We can all agree that food poisoning is the last thing you want while dealing with the elements in the great outdoors. If you’ve never experienced the pain, discomfort and outright awfulness that comes with food poisoning then you might want to keep it that way. We’re going to help you do just that with our guide on how to keep food cold while camping.
Unfortunately, because of how hard it can be to do this, the risk of food poisoning is higher in such environments.
The problem is that it’s very difficult to keep your produce, meats, and milk fresh while moving from one spot to another with nothing but a backpack to hold your stuff. But, through experience and some ingenuity, campers over the years have come up with effective food preservation methods that work to this day.
How to Keep Camping Food Cold and Fresh
Read on for tips on how to keep food cold while camping to help you prepare for your next camping trip.
1. Get a Quality Cooler for Your Food and Drinks
Coolers are ubiquitous with campsites and any other outdoor activity like chilling on the beach or going to a festival.
That’s because coolers are designed to maintain low temperatures and are the perfect environment to keep food and beverages cool and fresh when you don’t have a fridge around. But, since there are so many coolers on the market, you should be careful of the less effective models out there that don’t provide as much preservation as others.
The more it costs, the more effective a cooler usually is in keeping food cold while camping. Quality coolers typically offer better insulation and are made tough from long-lasting and sturdy materials. It might be helpful to use a thermometer to check on the cooler’s temperature from the inside. That way, you can be sure that it’s the perfect temperature to keep your food fresh.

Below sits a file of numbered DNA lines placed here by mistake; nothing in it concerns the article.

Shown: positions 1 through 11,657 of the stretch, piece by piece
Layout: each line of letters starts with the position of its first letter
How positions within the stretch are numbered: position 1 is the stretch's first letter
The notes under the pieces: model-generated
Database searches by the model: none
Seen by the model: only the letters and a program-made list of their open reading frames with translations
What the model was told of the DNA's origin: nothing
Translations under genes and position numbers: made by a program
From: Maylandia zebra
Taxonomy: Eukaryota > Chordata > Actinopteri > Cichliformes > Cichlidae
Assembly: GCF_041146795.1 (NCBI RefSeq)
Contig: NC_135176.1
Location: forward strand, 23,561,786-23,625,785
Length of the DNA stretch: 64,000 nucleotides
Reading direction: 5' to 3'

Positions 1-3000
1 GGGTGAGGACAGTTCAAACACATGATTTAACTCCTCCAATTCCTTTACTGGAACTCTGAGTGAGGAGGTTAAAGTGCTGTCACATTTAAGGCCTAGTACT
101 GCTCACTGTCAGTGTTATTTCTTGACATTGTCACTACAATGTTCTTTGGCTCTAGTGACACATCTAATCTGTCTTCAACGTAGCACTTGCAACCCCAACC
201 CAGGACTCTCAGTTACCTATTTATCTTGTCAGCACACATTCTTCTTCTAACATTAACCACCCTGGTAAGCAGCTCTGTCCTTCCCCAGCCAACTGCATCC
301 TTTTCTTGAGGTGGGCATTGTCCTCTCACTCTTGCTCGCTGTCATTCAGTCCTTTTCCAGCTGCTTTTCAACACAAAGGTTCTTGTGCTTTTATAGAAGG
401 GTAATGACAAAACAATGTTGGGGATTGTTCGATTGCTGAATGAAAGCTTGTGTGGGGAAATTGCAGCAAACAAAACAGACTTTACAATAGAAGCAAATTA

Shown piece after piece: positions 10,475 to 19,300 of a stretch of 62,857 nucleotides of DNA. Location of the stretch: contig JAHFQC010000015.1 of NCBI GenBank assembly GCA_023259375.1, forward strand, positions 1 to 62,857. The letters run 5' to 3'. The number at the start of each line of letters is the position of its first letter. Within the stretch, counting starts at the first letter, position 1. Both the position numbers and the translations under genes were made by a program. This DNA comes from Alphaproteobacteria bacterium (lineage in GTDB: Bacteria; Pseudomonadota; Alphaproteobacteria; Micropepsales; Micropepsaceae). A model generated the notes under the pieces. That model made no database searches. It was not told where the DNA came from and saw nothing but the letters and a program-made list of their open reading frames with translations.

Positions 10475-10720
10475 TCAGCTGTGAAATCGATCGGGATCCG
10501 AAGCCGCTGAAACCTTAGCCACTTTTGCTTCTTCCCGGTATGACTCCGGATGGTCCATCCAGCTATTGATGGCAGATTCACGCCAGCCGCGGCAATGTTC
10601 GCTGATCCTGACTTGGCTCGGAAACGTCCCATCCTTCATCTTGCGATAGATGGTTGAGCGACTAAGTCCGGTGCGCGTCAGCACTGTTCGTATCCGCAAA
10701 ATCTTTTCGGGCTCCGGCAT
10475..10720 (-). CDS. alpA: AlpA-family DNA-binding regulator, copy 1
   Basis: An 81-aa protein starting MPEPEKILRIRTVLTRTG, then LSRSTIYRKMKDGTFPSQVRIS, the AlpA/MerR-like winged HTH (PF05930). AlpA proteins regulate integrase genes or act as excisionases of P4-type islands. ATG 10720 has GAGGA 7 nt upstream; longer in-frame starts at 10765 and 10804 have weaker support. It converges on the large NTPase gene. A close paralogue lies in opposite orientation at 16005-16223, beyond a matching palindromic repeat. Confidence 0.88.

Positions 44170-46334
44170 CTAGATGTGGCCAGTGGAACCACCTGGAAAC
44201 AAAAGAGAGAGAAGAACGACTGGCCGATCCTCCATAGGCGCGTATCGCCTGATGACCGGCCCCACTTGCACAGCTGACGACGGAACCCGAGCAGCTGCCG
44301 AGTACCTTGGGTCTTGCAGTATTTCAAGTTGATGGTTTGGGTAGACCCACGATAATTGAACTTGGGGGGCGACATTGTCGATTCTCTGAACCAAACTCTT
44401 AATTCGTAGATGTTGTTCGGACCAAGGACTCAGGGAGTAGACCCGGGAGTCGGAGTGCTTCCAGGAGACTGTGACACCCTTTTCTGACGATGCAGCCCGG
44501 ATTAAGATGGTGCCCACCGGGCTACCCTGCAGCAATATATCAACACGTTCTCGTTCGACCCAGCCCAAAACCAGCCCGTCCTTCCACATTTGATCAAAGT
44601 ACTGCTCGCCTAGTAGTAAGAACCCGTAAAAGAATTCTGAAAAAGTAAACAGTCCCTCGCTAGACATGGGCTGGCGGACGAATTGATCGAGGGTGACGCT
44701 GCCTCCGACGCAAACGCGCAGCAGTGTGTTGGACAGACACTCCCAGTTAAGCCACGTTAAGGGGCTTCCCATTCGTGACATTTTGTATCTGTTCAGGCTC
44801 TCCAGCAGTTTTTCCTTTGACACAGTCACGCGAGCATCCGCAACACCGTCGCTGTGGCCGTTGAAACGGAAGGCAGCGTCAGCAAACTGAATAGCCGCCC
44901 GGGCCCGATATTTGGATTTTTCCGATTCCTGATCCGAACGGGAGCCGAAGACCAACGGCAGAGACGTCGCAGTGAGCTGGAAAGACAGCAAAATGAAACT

On the other hand, cheaper coolers only work for a couple of hours and cannot be relied upon to keep your food fresh for long periods of time. Not even for a few days. Rather opt for a high-quality cooler that can keep your food fresh for several days, even in hot summer temperatures.
Some of the high-end models come with extras such as storage compartments, shelves, and even convenient bottle openers. They may even include a warranty to offer better value for money.
2. Cook the Food Way in Advance
One way to keep your meals fresh is to cook the food in advance. We all know about the benefits of meal preparation by now when you’re planning your camping trip, particularly as it relates to convenience.
But, when done outdoors this method can backfire. For instance, you need to reheat the food properly before you eat it and start with perishable foods first because it tends to go bad the fastest. As for frozen foods, you should try to keep them at the bottom of the pile where it’s cold. This will help to keep them frozen.
Otherwise, you can pre-make pretty much anything and freeze it prior to your trip so that it stays fresh for longer. This includes entire meals like homemade burgers, stir-fry, spaghetti and so on. You’ll definitely thank yourself for prepping your meals because it’ll cut cooking time in half while you’re out camping.
3. Use Dry Ice Packs to Regulate Temperature
Most coolers come with ice packs that you can freeze prior to your trip and place at the bottom of your cooler in order to regulate the temperature. Dry ice packs can really bolster up your efforts to keep your cooler and the food inside it as cold as possible when camping.
But, not all ice packs are made equal and the complimentary ones that come with your cooler are usually not the best quality. If that’s the case, then you should consider investing in pricier and better quality ice packs. They’re available online and from big box stores.
Dry ice packs are usually small and lightweight which means they’ll leave enough room for your food inside the cooler.
4. Place Your Food at the Bottom of the Cooler
When regulating food temperature, it’s important to note that cold air sinks while hot air rises. This means that frozen or items that you want to keep cold should go at the bottom of the cooler.